The SSA at large has contributed greatly to founding and sustaining our group. Material and financial assistance from the SSA have directly supported many of our events, and thus led to increased awareness of our mission on campus. With each passing year, our group seems to inherit a more ambitious and enthusiastic leadership, and as a result we anticipate making further use of SSA resources in the future, potentially even attending the national conference.  Personally, I would love to see the SSA move from an affiliate system to mirror other collegiate groups that more closely engage with and chaperone local chapters. It’s possible that this approach would reduce the possibility of chapters disbanding after their original founders graduate or leave, which is an issue we have faced before ourselves.

Is there anything else you can tell me about the character and goals of the SSA at Vanderbilt?

Many of us have talked about our own intentions and what we’d like to see in our particular chapter. In that vein we’ve come to distinguish between creating a “safe space,” which to some indicates sheltering ourselves from certain kinds of input, versus creating what we call a “brave space.”  We’ve grown to frame group dialogue around the notion that, if possible, no genuine comment or question should be taken personally. At the same time we want to emphasize civility, collectivism, and an openness to learning.  A brave space is an open place where honest opinions can be shared in a respectful way so that ideas can be challenged and no idea will be disallowed, no matter how unpalatable to the group at first hearing.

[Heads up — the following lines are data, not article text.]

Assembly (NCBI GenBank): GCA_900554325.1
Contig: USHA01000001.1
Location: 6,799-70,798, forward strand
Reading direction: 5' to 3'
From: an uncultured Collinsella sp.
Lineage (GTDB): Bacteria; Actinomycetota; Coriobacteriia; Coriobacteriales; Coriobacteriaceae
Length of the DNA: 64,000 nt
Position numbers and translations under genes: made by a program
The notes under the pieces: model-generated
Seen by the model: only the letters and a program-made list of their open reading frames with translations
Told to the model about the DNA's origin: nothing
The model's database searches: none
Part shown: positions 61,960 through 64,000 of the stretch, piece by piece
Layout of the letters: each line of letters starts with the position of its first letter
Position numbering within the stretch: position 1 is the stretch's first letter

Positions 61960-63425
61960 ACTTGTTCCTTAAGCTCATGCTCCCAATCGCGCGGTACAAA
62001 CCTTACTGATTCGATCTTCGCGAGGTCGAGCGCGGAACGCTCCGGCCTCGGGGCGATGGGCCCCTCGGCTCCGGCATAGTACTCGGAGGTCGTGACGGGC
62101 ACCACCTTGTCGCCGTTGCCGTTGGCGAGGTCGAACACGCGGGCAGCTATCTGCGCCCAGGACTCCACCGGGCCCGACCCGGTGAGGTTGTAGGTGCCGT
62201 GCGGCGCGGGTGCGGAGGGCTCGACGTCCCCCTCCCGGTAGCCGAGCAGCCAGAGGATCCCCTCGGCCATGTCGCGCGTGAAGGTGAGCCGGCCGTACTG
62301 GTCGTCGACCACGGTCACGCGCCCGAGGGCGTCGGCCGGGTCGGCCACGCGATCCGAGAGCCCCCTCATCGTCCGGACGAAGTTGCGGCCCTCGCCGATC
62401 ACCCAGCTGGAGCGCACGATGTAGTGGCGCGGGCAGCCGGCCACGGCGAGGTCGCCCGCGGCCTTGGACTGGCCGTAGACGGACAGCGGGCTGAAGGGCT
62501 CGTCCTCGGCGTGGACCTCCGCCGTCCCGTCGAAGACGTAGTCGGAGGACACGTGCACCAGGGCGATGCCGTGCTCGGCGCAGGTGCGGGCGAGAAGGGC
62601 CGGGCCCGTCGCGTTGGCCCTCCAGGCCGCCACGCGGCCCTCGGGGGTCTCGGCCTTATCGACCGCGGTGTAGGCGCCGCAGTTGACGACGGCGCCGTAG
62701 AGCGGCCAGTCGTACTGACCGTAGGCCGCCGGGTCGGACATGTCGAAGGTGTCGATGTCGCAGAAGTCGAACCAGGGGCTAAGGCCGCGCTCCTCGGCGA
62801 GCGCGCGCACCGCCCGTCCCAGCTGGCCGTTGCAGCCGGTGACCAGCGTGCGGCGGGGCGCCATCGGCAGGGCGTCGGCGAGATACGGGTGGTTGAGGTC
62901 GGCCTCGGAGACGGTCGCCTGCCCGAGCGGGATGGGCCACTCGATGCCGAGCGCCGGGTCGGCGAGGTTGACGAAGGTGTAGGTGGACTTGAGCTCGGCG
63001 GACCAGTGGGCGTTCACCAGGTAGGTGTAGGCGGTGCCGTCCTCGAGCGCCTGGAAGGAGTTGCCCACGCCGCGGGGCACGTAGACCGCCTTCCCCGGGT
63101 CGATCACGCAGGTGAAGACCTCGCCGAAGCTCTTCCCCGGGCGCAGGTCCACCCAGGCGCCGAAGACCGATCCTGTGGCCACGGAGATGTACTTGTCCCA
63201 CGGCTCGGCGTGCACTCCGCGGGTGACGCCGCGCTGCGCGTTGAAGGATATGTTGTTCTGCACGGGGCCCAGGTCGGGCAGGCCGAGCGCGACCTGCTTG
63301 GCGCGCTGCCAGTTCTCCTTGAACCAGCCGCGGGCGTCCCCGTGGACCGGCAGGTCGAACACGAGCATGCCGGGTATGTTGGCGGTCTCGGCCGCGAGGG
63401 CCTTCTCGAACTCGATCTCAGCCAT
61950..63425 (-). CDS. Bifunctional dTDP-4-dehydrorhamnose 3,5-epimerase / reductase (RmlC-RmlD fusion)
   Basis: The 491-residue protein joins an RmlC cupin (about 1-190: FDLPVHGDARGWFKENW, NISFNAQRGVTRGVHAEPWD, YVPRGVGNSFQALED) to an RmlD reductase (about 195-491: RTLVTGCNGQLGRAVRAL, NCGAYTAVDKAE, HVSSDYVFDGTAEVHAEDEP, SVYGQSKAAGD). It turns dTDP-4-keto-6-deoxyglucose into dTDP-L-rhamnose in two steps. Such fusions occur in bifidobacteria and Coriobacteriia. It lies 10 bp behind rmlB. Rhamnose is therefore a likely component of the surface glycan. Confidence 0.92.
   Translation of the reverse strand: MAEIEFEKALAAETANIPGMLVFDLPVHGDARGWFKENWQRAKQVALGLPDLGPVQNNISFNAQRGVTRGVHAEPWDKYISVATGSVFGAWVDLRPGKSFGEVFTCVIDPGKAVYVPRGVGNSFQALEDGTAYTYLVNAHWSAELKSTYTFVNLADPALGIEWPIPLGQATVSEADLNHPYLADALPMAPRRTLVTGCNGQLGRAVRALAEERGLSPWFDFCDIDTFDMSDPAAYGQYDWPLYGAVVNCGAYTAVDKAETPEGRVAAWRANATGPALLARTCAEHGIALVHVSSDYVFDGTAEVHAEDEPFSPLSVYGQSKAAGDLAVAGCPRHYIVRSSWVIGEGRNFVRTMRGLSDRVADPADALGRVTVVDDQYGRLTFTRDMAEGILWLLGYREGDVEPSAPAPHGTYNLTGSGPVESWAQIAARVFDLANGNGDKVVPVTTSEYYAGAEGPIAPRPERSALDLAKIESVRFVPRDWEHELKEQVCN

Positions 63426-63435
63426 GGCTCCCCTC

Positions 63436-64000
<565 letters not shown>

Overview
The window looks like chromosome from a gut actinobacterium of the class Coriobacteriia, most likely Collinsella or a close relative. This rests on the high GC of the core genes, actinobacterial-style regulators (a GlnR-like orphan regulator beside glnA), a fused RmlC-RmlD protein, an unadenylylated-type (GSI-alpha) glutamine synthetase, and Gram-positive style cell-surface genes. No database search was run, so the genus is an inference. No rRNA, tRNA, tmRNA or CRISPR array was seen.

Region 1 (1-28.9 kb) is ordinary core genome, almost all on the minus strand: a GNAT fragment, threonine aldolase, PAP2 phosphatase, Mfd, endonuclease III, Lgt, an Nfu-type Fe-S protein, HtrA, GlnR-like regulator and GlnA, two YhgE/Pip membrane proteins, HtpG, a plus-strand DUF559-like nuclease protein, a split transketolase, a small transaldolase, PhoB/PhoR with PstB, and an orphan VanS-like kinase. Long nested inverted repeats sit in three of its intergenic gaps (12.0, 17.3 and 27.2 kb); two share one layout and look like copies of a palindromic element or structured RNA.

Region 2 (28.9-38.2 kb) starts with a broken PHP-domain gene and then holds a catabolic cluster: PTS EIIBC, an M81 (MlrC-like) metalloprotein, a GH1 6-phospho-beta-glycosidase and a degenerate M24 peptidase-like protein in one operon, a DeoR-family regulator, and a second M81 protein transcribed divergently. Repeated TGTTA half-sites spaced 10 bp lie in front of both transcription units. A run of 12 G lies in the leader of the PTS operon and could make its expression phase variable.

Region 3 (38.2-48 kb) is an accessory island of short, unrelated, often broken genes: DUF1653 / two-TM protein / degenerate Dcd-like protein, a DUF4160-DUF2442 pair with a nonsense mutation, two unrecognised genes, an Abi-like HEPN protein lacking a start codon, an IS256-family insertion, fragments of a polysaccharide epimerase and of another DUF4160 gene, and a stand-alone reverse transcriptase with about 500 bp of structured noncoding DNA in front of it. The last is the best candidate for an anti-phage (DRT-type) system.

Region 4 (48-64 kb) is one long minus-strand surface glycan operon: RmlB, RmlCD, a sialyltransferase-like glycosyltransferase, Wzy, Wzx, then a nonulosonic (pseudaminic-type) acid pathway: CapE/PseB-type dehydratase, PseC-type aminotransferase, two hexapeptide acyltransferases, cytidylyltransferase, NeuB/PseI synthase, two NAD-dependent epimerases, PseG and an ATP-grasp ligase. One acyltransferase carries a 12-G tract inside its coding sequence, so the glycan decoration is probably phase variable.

Thank you for your time!

If you’d like to give to help the Secular Student Alliance do what they do, please click this button and give whatever you can. It’s a worthy cause!

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[Image credit: Vanderbilt University]

__________
bio slide pictureStephen Lee is a rising junior at Vanderbilt University in Nashville, TN, where he majors in Biomedical Engineering and works as an undergraduate researcher in a genetics lab. He is the incoming President of the Vanderbilt Secular Student Alliance and Vice President and charter member of Vanderbilt iGEM, a synthetic biology research initiative. He hails from New Jersey, where he was raised with two younger brothers, and is unhealthily obsessed with Elon Musk and the New York Mets.